IT on two rounds of dry runs when we changed our ledger systems.

You also need to plan and drive the business change- management effort well before you start imple- menting any new IT. Customer migration and user behavior changes—things like placing an order on our new online e-commerce tool—require a long lead time. So IT needs to articulate, in advance, the major things that will change and to plan back-

advance, the major things that will change and to plan back- change-management activities and stay on

change-management activities and stay on the agreed-to path.

Ó½Õ·²­»§ ±² Þ«­·²»­­ Ì»½¸²±´±¹§æ How much of the culture did you need to change to accomplish all of this?

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McKinsey on Business Technology Number 23, Summer 2011

È·¿±§¿² É¿²¹æ Before the acquisition, our leadership and management teams were predomi- nantly Chinese. We had an almost military-style,

predomi- nantly Chinese. We had an almost military-style, would not work after globalizing. In running a

would not work after globalizing. In running a global business, we needed to build a leadership team with various cultural backgrounds and dif-

a leadership team with various cultural backgrounds and dif- learned to be more patient in order

learned to be more patient in order to build buy- in for decisions and to be more open-minded in adopting a different leadership and communi- cation style.

So our people strategy has been to gradually build the internal IT team. At the beginning, we needed

build the internal IT team. At the beginning, we needed in areas like architecture, design, and

in areas like architecture, design, and testing. In the meantime, our internal teams got on-the-job training during the projects. As we have moved into the later stages, our internal team scaled up to take more “ownership” in the projects and became skilled in managing programs on a global scale. Our development costs went down accordingly.

Ó½Õ·²­»§ ±² Þ«­·²»­­ Ì»½¸²±´±¹§æ Have

±² Þ«­·²»­­ Ì»½¸²±´±¹§ æ Have Ó½Õ·²­»§ ±² Þ«­·²»­­ Ì»½¸²±´±¹§

Ó½Õ·²­»§ ±² Þ«­·²»­­ Ì»½¸²±´±¹§æ Since your base was legacy systems, did you have the right people with the right skill levels for the new environment?

È·¿±§¿² É¿²¹æ Since 2009, we have had three major releases of the new system, and they have been on schedule and on budget. We have launched

they have been on schedule and on budget. We have launched È·¿±§¿² É¿²¹æ As far as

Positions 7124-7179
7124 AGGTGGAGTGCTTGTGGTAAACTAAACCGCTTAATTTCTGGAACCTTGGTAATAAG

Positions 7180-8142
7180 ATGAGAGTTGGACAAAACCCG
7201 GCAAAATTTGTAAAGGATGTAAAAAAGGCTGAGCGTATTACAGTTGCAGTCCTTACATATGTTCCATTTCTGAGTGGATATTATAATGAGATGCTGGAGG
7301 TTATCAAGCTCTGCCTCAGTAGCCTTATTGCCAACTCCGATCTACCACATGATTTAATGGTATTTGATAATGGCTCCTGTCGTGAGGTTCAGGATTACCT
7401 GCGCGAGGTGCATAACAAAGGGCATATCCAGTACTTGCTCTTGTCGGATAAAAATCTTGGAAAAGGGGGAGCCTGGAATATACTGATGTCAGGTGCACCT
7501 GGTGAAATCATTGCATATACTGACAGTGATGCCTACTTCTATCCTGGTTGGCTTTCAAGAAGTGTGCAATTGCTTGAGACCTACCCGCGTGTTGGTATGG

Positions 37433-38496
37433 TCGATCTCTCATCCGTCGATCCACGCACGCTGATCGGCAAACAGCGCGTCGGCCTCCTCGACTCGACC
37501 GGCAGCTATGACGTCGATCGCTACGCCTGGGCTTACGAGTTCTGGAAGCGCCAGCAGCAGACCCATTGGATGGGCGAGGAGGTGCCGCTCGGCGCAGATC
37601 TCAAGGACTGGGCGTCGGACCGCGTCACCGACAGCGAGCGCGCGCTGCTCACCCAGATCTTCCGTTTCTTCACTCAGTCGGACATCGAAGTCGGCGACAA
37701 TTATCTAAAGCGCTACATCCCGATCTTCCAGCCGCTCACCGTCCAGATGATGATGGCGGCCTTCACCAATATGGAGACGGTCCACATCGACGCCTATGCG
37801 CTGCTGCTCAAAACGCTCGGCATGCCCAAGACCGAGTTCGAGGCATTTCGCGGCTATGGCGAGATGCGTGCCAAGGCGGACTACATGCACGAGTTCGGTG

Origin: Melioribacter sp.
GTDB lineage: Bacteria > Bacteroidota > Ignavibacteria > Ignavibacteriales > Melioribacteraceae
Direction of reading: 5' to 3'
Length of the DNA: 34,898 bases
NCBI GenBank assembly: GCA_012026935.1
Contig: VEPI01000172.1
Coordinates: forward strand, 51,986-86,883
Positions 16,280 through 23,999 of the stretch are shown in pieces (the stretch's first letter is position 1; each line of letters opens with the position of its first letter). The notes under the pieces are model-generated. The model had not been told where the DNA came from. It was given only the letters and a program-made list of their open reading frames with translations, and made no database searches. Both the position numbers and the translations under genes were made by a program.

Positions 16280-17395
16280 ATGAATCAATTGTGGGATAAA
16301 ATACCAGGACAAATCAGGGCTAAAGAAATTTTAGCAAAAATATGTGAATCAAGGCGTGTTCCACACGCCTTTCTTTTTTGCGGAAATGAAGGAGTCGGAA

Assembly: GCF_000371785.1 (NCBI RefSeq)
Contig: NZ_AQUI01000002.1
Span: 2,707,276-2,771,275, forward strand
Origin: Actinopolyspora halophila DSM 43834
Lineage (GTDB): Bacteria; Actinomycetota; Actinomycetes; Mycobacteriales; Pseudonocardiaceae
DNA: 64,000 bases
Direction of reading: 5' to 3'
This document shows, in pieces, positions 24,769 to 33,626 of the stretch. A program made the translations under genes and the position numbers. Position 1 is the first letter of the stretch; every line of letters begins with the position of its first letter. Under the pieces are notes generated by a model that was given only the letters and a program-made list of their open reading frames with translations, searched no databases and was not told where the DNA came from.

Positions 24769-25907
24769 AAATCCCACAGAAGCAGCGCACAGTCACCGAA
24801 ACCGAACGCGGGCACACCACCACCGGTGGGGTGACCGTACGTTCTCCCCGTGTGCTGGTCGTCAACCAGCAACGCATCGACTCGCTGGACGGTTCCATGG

È·¿±§¿² É¿²¹æ As far as capability building goes, we clearly have the advantage of being based in China, where we have a good-quality and great sup- ply of IT talent. However, our local team lacked

the supply chain and successfully migrated all emerging markets onto the strategic platforms, leaving the US and Western Europe as the last two

platforms, leaving the US and Western Europe as the last two mation program and of supporting

mation program and of supporting IT systems for a global base of users.

Despite the ongoing transformation programs and the spending they require, overall IT spending at

a global base of users. Despite the ongoing transformation programs and the spending they require, overall
a global base of users. Despite the ongoing transformation programs and the spending they require, overall
a global base of users. Despite the ongoing transformation programs and the spending they require, overall
a global base of users. Despite the ongoing transformation programs and the spending they require, overall
a global base of users. Despite the ongoing transformation programs and the spending they require, overall
a global base of users. Despite the ongoing transformation programs and the spending they require, overall
a global base of users. Despite the ongoing transformation programs and the spending they require, overall
a global base of users. Despite the ongoing transformation programs and the spending they require, overall

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the company as a percentage of revenue has dropped from 2.8 percent in 2008 to 1.3 to 1.4 percent in 2010, lower than the PC industry average of 1.5 to 2 percent.

Ó½Õ·²­»§ ±² Þ«­·²»­­ Ì»½¸²±´±¹§æ Can every CIO do this? What are some lessons from your playbook?

È·¿±§¿² É¿²¹æ To do a major transformation, you need a deep understanding of your industry characteristics, your company’s strategic priorities, and the business operating model. You also need

to have an understanding of the capabilities and constraints of the legacy systems you currently have and the new systems you are targeting. Finally, you need to be decisive. As CIO, you are the

Finally, you need to be decisive. As CIO, you are the But remember that you’ll need

But remember that you’ll need a lot of support from

the But remember that you’ll need a lot of support from Õ»ª·² É»· É¿²¹ Ó½Õ·²­»§ ú